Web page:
A sign of the nation’s moral decay

Is “Ann Coulter” just a very long-lasting Poe? She must be, right?

This time it’s Association Football.

I’ve held off on writing about soccer for a decade — or about the length of the average soccer game — so as not to offend anyone. But enough is enough. Any growing interest in soccer can only be a sign of the nation’s moral decay.


In soccer, the blame is dispersed and almost no one scores anyway. There are no heroes, no losers, no accountability, and no child’s fragile self-esteem is bruised. 

Oh right, that’s why nobody’s ever heard of David Beckham. That’s why there’s no movie titled Bend It Like Beckham. That’s why there’s no fuss when someone scores a goal. That’s why the goalie smiles happily whenever the ball gets past him.

Liberal moms like soccer because it’s a sport in which athletic talent finds so little expression that girls can play with boys. No serious sport is co-ed, even at the kindergarten level.

Seriously? I’m the most unathletic person on earth; I loathed all team sports when I was in school; yet even I goggle at the skill involved in good football. Also fuck her for the casual denigration of girls.

Then there’s even more stupid shit. It’s not violent enough – it’s no good if people aren’t wrecked for life in every game. You can’t use your hands. (That’s a good one. Right and in tennis you can’t just kick the ball; in chess you can’t just grab the queen and throw it out the window; in Monopoly you can’t just grab all the property cards and all the cash. That’s what makes them games. Sit down there in the back, Ludwig.) It’s force-fed (by libbruls, of course, in between slugs of latte). It’s foreign, in fact, it’s French. It’s immigrant.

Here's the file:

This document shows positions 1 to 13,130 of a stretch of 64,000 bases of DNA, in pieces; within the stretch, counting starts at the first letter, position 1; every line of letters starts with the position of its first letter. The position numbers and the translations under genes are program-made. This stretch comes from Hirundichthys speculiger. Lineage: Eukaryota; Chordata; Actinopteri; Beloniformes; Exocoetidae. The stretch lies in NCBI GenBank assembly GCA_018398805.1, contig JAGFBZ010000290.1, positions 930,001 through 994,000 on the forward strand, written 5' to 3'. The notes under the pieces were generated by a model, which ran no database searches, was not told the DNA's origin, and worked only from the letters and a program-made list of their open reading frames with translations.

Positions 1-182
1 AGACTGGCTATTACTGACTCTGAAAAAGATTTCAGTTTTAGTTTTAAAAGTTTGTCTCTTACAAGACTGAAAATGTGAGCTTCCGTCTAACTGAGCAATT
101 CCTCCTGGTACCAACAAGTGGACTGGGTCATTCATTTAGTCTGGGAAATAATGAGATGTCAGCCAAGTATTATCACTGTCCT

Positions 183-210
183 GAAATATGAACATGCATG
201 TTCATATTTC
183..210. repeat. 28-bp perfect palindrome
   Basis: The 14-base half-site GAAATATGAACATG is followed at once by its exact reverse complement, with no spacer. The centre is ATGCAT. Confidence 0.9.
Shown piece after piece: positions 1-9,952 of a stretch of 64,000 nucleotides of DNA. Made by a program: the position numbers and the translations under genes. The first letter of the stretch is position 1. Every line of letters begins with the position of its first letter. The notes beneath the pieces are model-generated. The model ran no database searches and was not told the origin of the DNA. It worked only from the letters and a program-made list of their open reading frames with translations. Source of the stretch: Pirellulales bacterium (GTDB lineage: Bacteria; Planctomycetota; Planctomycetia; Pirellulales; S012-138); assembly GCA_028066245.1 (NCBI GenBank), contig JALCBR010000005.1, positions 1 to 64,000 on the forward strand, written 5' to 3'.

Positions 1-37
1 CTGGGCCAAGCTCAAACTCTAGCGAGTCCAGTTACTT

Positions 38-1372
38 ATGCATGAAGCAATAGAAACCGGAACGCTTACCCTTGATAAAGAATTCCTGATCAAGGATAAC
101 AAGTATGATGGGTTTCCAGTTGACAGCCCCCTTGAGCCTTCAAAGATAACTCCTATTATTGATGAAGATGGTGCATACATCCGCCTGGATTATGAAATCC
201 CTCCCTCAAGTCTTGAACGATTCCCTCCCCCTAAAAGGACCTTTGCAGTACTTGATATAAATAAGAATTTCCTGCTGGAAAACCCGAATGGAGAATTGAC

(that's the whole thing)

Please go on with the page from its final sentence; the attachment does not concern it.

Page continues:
If more “Americans” are watching soccer today, it’s only because of the demographic switch effected by Teddy Kennedy’s 1965 immigration law. I promise you: No American whose great-grandfather was born here is watching soccer. One can only hope that, in addition to learning English, these new Americans will drop their soccer fetish with time.

Now that’s a professional asshole.



  1. Al Dente says

    It’s not violent enough – it’s no good if people aren’t wrecked for life in every game.

    Not a lot of crippled baseball players out there, Ann.

  2. says

    I think we can conclude that Anne Coulter has actually never watched a football match.
    Look, I’m the first person who will say something bad about football in general*, the FIFA in specific and all with an extra bit of hate for the current World Cup, but this is true and utter bullshit.
    I guess it’s the envy that us football-loving nations’ top athletes are still able to walk and talk and write their name 10 years after they finish their career**

    *Actually, I don’t even dislike football that much. I loved to play it as a child. I just hate the fandom. Passionately